- Associated Press - Wednesday, April 13, 2016

MONTGOMERY, Ala. (AP) - The head of the Alabama law enforcement agency on Wednesday confirmed that a state aircraft was used in 2014 to deliver Gov. Robert Bentley’s forgotten wallet to him at the beach but said that Bentley did not request the air delivery method.

Alabama Law Enforcement Secretary Stan Stabler issued the statement in response to reports that state resources were used to deliver the governor’s wallet.

“Gov. Bentley did not request a specific method be used to relay his wallet from Tuscaloosa to Fort Morgan - the decision to utilize department equipment to facilitate the request was made through ALEA’s chain of command, using standard agency protocol,” Stabler said.

Stabler, in defending the move, said it is the job of the dignitary protection unit, which serves as security detail for certain elected officials, to, “protect and safeguard its protectees and provide assistance to ensure protectees are fully prepared to perform their duties as constitutional officers.”

“Often, items are relayed to protectees - whether it be files, a briefcase, medicine, etc.,” Stabler said.

Stabler said his predecessor, Spencer Collier, approved the decision, but Collier disputed that Wednesday.

Stabler said that in December 2014, he received notification from Bentley that he had traveled to his beach house in Fort Morgan and inadvertently left his wallet in Tuscaloosa. Stabler said he contacted his chain of command and ultimately received approval from Collier, “to utilize ALEA’s aviation unit to pick-up and deliver the wallet to the governor.”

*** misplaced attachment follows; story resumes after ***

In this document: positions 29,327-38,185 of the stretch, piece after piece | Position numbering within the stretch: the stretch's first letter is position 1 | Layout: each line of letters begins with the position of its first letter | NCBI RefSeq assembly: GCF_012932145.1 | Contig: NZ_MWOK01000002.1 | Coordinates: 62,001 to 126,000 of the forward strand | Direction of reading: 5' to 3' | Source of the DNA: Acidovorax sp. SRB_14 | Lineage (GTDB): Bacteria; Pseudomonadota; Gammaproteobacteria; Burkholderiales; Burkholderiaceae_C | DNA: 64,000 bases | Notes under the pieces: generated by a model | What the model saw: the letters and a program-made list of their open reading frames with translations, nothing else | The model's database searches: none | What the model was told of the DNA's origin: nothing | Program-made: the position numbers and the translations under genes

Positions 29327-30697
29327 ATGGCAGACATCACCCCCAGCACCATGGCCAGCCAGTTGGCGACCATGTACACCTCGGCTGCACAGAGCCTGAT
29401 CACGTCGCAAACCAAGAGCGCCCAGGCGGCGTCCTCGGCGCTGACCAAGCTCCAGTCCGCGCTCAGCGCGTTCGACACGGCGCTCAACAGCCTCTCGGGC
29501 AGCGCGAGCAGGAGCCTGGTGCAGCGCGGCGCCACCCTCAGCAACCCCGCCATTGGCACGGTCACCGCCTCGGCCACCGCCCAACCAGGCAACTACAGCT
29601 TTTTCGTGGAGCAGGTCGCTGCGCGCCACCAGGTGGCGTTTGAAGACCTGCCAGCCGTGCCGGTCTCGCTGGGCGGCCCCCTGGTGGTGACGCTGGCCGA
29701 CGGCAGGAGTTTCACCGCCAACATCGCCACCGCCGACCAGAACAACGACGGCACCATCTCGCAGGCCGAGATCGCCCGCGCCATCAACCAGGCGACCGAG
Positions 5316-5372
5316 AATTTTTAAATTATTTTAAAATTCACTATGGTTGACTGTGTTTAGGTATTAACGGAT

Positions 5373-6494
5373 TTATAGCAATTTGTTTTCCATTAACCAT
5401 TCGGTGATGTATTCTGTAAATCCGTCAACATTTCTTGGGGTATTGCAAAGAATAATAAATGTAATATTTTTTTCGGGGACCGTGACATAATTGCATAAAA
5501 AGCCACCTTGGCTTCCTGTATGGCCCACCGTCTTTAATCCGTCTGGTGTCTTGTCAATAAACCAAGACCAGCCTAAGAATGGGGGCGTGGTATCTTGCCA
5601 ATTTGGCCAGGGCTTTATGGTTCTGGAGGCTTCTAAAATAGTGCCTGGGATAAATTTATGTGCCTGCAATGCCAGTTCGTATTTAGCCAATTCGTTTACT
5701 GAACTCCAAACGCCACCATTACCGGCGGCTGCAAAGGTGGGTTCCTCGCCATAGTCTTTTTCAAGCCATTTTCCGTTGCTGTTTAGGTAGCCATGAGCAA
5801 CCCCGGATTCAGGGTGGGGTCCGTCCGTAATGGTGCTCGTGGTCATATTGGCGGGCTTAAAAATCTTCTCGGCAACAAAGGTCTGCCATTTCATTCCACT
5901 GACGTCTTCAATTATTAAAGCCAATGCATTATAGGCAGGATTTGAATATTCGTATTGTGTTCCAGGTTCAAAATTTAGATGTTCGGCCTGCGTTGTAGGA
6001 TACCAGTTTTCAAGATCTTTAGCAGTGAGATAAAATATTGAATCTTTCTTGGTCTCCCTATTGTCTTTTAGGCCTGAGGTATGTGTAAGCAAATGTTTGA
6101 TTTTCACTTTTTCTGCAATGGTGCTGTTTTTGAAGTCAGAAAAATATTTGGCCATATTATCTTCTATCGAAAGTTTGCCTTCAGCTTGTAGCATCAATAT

Collier, who was fired by Bentley last month, said he didn’t know about the wallet and never authorized aviation resources to retrieve it.

“I’ve never authorized a flight for a wallet,” Collier said in a brief telephone interview Wednesday. Collier said Stabler and Bentley went around him to authorize the flight.

It is true, Collier said, that the dignitary protection unit will sometimes help retrieve needed items for the state officials they protect, but he said that is usually done by troopers traveling in cars. “I’ve never heard of aviation being used, outside of an emergency, to do relays,” Collier said.

The disagreement over who authorized the wallet retrieval is the latest back-and-forth between Bentley’s administration and Collier, who for years was the governor’s friend and appointee.

Collier last month accused Bentley of having an affair with a high-ranking staff member. Bentley denied that he had a “physical affair” but admitted making inappropriate remarks to the woman.


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